Description"Schneiteln", the deliberate cutting of trees to obtain leaves or bedding, until about a century ago was widespread in Europe, a versatile intensive culture method adapted to each tree species that requires some specialist knowledge and manufacturing skills. "Laubschneitelbäume" for example for space reasons were pulled on the trunk, to keep space for hay production or agriculture. The trees were modified so that they produced leaves on various levels, sometimes tree branches were modified so that they operated as a ladder which climbs around the tree trunk upwards. Practically all leafed trees were used. Important for a good and equal quality and is that cutting needs to happen in a one-two year rhythm and that it needs to be done at the same place to allow for regular regrowth. The much larger leaves of new growths are particularly liked by animals. The twigs are either fed to animals raw or dried and sometimes fermented to make them edible. Sometimes leaves were cooked or simply boiled. Boiled leaves were fed to pigs, while the fermented leavs were fed to ruminants. "Schneiteln" was also applied to needled trees in the Alps, mainly to obtain bedding. During bad winters when food was scarce, needles were also mixed in food.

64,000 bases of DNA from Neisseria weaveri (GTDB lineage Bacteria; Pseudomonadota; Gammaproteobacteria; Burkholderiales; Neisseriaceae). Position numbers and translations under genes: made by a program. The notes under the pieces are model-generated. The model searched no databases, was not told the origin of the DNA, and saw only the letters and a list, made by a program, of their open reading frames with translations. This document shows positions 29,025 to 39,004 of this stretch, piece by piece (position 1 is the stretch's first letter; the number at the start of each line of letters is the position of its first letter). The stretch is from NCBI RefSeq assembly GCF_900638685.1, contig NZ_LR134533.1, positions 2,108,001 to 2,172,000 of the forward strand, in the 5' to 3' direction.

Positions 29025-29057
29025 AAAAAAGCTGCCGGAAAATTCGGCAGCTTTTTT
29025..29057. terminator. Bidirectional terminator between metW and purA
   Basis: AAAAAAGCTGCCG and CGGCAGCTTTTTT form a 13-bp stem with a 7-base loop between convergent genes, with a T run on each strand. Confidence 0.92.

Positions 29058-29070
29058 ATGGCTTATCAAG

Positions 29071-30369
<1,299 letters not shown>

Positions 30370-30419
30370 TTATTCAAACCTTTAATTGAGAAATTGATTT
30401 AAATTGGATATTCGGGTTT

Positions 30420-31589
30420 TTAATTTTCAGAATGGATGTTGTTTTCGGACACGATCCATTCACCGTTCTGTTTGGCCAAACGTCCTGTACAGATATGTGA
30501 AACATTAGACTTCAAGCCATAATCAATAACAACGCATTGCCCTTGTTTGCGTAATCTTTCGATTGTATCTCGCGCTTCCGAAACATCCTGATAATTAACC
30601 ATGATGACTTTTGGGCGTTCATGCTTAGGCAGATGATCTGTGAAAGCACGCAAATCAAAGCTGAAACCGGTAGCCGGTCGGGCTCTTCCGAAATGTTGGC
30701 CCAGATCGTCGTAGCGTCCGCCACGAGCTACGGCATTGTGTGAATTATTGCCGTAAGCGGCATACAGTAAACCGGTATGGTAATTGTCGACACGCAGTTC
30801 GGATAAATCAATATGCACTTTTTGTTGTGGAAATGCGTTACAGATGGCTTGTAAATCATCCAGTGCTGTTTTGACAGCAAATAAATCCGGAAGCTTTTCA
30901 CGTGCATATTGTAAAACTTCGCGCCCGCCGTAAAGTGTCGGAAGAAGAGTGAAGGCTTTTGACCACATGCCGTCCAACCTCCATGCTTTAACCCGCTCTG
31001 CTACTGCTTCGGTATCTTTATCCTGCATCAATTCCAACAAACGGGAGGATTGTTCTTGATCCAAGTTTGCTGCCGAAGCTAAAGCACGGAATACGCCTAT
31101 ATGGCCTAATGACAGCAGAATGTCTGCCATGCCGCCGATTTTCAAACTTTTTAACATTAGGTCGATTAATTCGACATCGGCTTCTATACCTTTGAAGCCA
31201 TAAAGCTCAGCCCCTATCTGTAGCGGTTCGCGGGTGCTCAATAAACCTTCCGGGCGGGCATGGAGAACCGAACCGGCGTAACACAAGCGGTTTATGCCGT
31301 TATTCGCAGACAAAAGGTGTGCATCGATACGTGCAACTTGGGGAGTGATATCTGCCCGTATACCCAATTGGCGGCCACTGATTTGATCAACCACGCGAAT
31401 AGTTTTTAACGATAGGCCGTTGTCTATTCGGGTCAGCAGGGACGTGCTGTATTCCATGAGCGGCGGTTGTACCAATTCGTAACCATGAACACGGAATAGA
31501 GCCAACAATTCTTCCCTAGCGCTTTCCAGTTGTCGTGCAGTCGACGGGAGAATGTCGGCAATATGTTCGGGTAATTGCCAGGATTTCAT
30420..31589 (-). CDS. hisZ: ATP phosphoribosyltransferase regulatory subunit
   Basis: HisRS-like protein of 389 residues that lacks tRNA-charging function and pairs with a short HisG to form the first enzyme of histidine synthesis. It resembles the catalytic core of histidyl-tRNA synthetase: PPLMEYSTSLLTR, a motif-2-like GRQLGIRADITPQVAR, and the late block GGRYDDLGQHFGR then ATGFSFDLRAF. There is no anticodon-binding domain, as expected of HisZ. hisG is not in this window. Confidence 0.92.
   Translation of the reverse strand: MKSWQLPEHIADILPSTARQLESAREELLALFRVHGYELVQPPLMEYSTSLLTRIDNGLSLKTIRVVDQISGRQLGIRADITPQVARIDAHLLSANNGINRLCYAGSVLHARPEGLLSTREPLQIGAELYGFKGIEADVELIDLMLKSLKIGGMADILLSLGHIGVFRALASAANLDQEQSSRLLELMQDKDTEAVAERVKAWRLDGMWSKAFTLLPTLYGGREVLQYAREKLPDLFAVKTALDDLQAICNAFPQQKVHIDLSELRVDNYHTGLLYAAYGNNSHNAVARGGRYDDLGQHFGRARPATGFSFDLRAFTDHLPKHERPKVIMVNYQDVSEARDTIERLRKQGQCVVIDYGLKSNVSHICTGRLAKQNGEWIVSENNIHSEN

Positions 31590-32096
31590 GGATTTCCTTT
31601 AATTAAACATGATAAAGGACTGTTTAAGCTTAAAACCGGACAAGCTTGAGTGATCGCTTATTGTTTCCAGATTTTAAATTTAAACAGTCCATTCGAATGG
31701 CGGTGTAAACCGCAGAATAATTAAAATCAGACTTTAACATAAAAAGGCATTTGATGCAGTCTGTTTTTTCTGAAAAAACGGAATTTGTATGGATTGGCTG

LiteratureMichael Machatschek, Futterlaub- und Futterreisigbewirtschaftung, Reminiszenzen an eine undokumentierte Baumkultur in Der Alm- und Bergbauer 2002, Ausgaben 4 und 5
Brockmann-Jerosch, H.: Futterlaubbäume und Speiselaubbäume; Berichte der Schweizerischen Botanischen Gesellschaft = Bulletin de la Société Botanique Suisse, Band 46 (1936)